The Enduring Legacy of Hai

A look at the how Hai and Cloud9 are linked, focusing on his retirement and return

Remix by Will Copus


Hai is the pillar which Cloud9 relies upon. If Cloud9 was in top form then Hai was on the team. In the spirit of a battlefield commander when Hai is on the rift his team’s rotation and teamfighting improve tenfold. The effect does not only extend to macro based play. His team would also mechanically perform better winning their lanes and even finishing with higher creep score. Hai’s impact upon his teammates is equal parts practical and psychological. Hai was the magic ingredient that formed the fearsome Cloud9 team that dominated the North America League for two years. When Hai retired due to a wrist injury his team catapulted to the bottom of league standings. It took the return of Hai to his team as a jungler to pull them out of the gutter. A position that Hai had not played since the formation of Cloud9 itself. Although Hai was able to salvage Cloud9 as a domestic threat, the magical run of Cloud9 from a team capable of four first place finishes in the LCS is over. Now Hai acts as a bandage that keeps Cloud9 competitive in North America but is a fix that will never allow for a first place finish or a deep run in an international tournament.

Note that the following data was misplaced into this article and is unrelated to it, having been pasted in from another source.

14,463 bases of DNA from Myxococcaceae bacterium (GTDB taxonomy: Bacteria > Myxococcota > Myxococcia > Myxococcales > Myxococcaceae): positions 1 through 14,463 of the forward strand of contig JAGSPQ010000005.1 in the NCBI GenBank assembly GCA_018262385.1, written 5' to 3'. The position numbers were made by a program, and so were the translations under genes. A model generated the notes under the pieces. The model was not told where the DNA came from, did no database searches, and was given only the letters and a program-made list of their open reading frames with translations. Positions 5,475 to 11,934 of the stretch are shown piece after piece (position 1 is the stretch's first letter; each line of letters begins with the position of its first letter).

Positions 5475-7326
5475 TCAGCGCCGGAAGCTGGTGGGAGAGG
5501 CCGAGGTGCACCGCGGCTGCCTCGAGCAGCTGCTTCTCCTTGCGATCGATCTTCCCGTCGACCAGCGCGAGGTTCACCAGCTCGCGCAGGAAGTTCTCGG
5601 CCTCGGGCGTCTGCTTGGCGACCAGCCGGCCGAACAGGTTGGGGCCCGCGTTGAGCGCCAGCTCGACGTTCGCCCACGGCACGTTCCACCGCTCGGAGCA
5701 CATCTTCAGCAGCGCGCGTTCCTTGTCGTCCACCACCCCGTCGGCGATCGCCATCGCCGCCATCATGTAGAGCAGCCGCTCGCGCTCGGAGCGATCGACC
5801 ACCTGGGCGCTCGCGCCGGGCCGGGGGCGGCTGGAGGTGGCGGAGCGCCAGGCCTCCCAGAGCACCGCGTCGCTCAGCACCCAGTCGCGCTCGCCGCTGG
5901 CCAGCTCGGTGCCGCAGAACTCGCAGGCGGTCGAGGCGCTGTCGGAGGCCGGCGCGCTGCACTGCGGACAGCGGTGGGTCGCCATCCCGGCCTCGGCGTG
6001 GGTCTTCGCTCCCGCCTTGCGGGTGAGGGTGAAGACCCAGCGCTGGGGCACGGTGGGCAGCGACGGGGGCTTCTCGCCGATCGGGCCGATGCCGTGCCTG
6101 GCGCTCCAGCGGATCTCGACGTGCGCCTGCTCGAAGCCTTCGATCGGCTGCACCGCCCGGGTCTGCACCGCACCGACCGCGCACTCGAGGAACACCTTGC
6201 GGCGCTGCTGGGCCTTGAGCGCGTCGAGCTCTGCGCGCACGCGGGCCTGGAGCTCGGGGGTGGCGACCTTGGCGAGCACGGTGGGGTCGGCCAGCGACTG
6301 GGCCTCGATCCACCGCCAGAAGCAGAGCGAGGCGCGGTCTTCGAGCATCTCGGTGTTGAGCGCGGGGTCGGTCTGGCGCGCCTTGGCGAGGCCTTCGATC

During the 2015 North American LCS split Cloud9 almost faced relegation. The idea behind the revamped summer  squadron was that star jungler Meteos would transition to the shotcaller role. For some reason the transition never happened and the team looked clueless. Since the debut of Cloud9 as an organization the team always managed to stay competitive, if not finish first or second. The genius of Hai was always centered around a player stepping up to the plate with jungler Meteos, marksman Sneaky or even their top laner Balls acting as a spearhead. The only player even evoking the memory of his past form was Sneaky. Adding to the team’s worries was the acquisition of talented mid-laner Jensen had seemed to fall flat. Jensen looked nothing like his solo-que form and was suffering from nerve issues.